The Living Church posted an article a few days ago about Episcopal congregations who don't pay their clergy, some of whom report working 40 - 50 hours per week. This is because so many congregations, especially small ones, can no longer afford to pay full or even part-time salaries. Not paying a priest's salary (and benefits) can seem like a blessing for those churches that might otherwise have to close their doors. But at what cost?
1. The devaluing of ordained ministry. 'The laborer deserves to be paid,' 1 Timothy reminds us, especially those who labor at teaching and preaching the Christian faith. Ministry is clearly a spiritual calling, but from the beginning of the church, ministry has been compensated, whether through the community's direct support of food and housing or through wages. Not compensating ordained ministry at all devalues it within the church, and within the larger community. Which has larger consequences, including...
2. Putting ordained ministry in jeopardy. The Living Church article mentions those who serve without being compensated are either retired (with a pension) or working full-time in the secular world. They feel fortunate to be able to give of their time. But they may be inadvertently taking positions that could be compensated in some way from those who need them. As fewer and fewer congregations find it hard to pay salaries, more and more clergy at the beginning and middle of their ministry need to be able to support themselves and their families. This heads in only one direction - eventually only the very few churches will pay clergy and then many, many of those who feel called to bring their gifts to ordained ministry will be unable to afford to do so. Which leads to...
3. Confusion about what ordained ministry is and why it matters. The article mentions that non-stipendiary clergy support much lay ministry in their congregations (even though they, themselves, still work long hours). This is a non-sequitor. Lay ministry and ordained ministry are not the same thing, and we may be losing the distinction if we think that it is. Ordained ministers bear the Scripture, sacraments, and traditions of the faith, handed down from the time of Jesus and upheld by the Holy Spirit in today's communities. We are the living repositories of where God has made Godself known in the world and those who point to where that is still happening. This is not to be confused with individual discipleship - the call to follow Jesus in our every day lives and the ways we make this manifest in community, which is the same for everyone, lay and ordained. Supporting lay ministry should never take away from ordained ministry, nor vice versa, and getting paid for it is unrelated to this.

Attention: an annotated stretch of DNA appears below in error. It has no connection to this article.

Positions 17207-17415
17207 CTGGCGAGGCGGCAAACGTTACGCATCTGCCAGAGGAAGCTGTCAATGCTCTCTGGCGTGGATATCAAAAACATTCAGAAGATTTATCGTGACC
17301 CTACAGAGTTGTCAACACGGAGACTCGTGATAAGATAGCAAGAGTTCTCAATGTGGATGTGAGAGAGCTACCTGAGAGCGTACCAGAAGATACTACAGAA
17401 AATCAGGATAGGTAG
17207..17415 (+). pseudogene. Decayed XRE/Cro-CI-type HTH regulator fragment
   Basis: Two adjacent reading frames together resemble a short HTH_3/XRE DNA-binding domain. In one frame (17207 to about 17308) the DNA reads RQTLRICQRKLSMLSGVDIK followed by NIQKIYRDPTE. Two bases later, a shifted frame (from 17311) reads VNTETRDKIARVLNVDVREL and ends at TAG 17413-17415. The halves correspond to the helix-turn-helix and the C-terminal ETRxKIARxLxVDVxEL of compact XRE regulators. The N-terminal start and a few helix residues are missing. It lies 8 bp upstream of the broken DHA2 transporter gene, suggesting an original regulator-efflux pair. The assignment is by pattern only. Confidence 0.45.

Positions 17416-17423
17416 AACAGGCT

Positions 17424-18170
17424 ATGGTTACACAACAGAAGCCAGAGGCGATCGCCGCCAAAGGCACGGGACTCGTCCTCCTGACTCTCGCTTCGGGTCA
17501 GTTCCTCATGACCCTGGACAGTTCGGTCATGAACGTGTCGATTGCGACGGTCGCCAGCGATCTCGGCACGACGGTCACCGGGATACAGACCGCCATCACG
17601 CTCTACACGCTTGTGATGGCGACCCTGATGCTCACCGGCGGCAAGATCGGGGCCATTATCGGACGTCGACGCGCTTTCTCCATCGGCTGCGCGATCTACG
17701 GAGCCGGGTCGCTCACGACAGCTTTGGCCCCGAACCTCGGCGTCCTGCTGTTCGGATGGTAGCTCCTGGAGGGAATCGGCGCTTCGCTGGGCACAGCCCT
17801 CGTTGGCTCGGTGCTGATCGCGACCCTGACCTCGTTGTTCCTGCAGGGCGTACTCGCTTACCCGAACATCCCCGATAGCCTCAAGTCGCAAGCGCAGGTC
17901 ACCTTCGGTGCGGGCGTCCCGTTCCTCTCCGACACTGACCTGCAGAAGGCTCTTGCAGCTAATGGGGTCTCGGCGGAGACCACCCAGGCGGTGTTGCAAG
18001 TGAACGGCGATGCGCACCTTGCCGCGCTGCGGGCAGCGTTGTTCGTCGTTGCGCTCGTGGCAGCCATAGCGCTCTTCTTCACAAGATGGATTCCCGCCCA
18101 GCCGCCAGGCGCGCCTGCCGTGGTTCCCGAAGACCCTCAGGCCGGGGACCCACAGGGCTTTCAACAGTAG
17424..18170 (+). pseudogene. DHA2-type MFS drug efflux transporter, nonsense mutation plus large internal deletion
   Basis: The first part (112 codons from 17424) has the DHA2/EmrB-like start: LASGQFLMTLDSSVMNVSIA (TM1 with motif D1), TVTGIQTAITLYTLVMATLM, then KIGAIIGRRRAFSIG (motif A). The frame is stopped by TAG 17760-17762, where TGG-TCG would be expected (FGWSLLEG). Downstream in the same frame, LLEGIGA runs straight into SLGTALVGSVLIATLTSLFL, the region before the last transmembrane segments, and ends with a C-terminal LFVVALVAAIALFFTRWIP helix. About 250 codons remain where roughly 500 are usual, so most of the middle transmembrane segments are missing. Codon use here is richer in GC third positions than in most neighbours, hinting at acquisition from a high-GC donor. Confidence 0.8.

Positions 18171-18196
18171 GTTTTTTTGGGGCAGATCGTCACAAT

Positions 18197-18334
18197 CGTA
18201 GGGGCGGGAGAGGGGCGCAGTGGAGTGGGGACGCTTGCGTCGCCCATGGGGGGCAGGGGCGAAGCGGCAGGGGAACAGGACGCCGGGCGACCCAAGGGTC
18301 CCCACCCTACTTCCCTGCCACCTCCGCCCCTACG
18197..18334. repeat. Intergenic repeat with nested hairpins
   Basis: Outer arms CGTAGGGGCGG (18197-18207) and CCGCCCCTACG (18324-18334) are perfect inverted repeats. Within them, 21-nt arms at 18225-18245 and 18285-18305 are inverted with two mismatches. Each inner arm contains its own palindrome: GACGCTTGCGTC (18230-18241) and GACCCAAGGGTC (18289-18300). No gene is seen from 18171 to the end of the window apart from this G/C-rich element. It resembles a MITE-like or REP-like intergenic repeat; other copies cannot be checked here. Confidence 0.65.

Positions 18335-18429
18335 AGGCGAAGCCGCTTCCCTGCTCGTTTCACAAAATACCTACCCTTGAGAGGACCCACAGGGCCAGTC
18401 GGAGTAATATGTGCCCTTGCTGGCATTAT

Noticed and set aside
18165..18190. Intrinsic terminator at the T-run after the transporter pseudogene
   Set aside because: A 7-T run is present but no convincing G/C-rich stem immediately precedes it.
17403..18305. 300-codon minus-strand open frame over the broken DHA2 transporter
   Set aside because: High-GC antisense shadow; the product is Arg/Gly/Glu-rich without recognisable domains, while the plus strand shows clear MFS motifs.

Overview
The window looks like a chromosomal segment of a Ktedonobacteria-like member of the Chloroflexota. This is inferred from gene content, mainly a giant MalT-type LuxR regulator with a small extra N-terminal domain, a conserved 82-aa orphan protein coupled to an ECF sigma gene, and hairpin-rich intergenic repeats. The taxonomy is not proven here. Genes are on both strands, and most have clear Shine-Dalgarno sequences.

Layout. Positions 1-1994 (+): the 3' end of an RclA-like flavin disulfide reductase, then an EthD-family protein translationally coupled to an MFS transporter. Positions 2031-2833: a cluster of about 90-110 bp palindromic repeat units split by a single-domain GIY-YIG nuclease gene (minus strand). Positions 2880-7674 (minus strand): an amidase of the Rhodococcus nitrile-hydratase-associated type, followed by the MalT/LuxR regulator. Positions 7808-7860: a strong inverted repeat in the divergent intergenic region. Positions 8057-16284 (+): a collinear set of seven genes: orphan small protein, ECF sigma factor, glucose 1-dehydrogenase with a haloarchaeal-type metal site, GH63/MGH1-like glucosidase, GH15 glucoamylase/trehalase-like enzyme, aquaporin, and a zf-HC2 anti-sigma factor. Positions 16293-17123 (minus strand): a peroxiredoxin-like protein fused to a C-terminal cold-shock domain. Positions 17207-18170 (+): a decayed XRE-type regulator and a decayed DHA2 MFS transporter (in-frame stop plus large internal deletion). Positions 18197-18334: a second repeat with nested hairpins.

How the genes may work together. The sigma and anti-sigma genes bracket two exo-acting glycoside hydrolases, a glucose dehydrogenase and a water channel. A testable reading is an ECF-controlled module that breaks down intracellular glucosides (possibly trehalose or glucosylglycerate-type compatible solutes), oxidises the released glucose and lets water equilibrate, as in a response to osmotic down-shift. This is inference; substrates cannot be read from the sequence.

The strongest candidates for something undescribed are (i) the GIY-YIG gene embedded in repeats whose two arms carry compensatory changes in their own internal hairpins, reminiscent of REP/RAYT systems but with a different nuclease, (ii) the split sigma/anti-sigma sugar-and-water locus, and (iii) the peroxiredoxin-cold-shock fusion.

There is another way.
I am a Free Range Priest because I know that so many congregations cannot afford clergy salaries and I believe that clergy can and should be compensated for our work. I am paid hourly to lead worship and share other ministry in congregations. I am also paid to coach clergy, teach preaching, consult with congregations, to write and to speak. I get paid from many different sources, but all of it is for ordained ministry. I still contribute to my pension fund (a very important consideration for lots of clergy). I support clergy who feel called to this same type of ministry, using their own gifts for ministry both within and beyond the congregation. I support congregations who need ordained ministry and seek ways to afford it. And I support new ways of sharing ordained ministry in the world, both online and in person.
I am sure mine is not the only such ministry, and I am passionate about all the ways we can see and serve God in ways that are viable, spiritually and financially. We can find ways to support the church and share the Gospel and sustain our vocation. And we should.